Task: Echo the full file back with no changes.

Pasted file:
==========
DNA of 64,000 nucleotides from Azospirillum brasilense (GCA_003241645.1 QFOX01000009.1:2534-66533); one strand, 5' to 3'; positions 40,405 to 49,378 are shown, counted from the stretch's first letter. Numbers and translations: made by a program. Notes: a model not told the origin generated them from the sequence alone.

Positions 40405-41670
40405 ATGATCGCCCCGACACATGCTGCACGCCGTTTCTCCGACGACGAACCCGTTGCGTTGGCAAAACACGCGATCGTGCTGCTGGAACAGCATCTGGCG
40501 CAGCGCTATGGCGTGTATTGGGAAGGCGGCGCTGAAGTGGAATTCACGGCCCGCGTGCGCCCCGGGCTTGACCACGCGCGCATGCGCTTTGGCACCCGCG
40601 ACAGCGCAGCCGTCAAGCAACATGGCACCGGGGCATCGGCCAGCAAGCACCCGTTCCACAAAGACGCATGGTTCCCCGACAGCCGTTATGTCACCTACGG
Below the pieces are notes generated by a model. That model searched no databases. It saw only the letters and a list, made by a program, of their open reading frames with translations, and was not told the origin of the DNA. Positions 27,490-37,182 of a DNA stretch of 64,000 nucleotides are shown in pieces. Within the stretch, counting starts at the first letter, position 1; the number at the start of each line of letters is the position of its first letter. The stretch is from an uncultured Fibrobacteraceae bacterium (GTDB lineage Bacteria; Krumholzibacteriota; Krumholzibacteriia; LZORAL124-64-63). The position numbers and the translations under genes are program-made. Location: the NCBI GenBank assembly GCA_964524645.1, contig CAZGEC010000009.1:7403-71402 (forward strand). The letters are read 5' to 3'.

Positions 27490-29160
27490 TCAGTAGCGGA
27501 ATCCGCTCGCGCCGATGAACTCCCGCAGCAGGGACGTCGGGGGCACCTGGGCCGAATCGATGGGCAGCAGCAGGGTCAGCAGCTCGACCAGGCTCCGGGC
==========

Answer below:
DNA of 64,000 nucleotides from Azospirillum brasilense (GCA_003241645.1 QFOX01000009.1:2534-66533); one strand, 5' to 3'; positions 40,405 to 49,378 are shown, counted from the stretch's first letter. Numbers and translations: made by a program. Notes: a model not told the origin generated them from the sequence alone.

Positions 40405-41670
40405 ATGATCGCCCCGACACATGCTGCACGCCGTTTCTCCGACGACGAACCCGTTGCGTTGGCAAAACACGCGATCGTGCTGCTGGAACAGCATCTGGCG
40501 CAGCGCTATGGCGTGTATTGGGAAGGCGGCGCTGAAGTGGAATTCACGGCCCGCGTGCGCCCCGGGCTTGACCACGCGCGCATGCGCTTTGGCACCCGCG
40601 ACAGCGCAGCCGTCAAGCAACATGGCACCGGGGCATCGGCCAGCAAGCACCCGTTCCACAAAGACGCATGGTTCCCCGACAGCCGTTATGTCACCTACGG
Below the pieces are notes generated by a model. That model searched no databases. It saw only the letters and a list, made by a program, of their open reading frames with translations, and was not told the origin of the DNA. Positions 27,490-37,182 of a DNA stretch of 64,000 nucleotides are shown in pieces. Within the stretch, counting starts at the first letter, position 1; the number at the start of each line of letters is the position of its first letter. The stretch is from an uncultured Fibrobacteraceae bacterium (GTDB lineage Bacteria; Krumholzibacteriota; Krumholzibacteriia; LZORAL124-64-63). The position numbers and the translations under genes are program-made. Location: the NCBI GenBank assembly GCA_964524645.1, contig CAZGEC010000009.1:7403-71402 (forward strand). The letters are read 5' to 3'.

Positions 27490-29160
27490 TCAGTAGCGGA
27501 ATCCGCTCGCGCCGATGAACTCCCGCAGCAGGGACGTCGGGGGCACCTGGGCCGAATCGATGGGCAGCAGCAGGGTCAGCAGCTCGACCAGGCTCCGGGC